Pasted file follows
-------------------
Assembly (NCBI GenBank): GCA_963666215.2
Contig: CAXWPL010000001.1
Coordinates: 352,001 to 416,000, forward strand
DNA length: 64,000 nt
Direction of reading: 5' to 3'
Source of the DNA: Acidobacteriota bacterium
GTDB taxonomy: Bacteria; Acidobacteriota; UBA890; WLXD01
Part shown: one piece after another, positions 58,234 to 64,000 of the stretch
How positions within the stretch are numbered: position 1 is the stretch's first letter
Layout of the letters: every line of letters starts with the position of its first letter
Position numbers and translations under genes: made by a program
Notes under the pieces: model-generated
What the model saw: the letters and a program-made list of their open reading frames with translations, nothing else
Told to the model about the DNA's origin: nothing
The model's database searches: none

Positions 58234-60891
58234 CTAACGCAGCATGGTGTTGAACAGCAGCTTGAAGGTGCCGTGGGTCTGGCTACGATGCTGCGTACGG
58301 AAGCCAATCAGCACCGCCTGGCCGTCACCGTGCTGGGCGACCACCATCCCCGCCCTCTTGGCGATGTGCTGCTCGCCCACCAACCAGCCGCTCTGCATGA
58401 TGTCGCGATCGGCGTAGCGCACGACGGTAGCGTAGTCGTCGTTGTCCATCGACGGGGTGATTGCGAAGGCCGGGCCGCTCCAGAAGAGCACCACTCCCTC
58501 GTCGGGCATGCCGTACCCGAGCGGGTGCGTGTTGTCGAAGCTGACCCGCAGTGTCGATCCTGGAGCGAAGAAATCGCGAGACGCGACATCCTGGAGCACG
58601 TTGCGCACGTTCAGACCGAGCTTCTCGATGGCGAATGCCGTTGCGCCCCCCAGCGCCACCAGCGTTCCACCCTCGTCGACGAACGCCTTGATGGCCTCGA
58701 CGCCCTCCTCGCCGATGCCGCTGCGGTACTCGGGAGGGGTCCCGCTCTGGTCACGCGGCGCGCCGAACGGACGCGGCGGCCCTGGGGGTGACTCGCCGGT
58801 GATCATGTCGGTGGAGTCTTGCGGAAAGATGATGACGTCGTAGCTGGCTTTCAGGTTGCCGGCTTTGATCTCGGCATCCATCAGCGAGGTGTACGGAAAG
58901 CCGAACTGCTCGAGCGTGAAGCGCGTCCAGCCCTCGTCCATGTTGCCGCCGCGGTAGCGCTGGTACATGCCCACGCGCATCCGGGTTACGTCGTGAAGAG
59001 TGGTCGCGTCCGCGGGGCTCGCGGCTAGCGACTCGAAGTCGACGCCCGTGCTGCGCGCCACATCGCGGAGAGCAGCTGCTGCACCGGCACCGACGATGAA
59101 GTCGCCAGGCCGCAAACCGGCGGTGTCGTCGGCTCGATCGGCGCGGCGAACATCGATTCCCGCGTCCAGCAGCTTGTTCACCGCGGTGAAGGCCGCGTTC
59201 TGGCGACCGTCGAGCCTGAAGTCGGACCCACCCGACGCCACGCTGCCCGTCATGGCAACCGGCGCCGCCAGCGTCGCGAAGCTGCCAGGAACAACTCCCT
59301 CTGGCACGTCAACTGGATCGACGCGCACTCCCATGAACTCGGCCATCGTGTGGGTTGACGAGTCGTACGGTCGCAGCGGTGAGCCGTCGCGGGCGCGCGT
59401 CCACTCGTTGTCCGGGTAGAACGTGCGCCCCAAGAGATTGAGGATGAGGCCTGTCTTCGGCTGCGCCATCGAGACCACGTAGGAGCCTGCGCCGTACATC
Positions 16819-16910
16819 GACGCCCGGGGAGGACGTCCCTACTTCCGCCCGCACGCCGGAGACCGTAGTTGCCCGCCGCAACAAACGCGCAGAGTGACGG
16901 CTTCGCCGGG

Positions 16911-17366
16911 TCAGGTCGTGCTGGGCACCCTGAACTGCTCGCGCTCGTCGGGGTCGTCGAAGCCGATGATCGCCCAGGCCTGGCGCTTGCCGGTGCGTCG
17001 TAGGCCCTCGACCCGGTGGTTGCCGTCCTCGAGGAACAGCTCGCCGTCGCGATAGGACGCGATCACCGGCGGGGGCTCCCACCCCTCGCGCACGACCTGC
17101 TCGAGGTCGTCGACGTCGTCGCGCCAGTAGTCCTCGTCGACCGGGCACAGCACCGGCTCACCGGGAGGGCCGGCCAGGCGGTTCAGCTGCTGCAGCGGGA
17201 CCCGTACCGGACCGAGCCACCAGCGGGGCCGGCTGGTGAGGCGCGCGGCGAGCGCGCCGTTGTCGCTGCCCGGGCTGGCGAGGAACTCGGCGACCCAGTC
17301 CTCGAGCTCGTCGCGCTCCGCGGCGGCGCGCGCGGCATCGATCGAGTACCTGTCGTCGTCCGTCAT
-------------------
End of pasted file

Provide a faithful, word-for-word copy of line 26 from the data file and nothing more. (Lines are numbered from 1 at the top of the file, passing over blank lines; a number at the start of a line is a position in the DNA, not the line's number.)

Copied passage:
59101 GTCGCCAGGCCGCAAACCGGCGGTGTCGTCGGCTCGATCGGCGCGGCGAACATCGATTCCCGCGTCCAGCAGCTTGTTCACCGCGGTGAAGGCCGCGTTC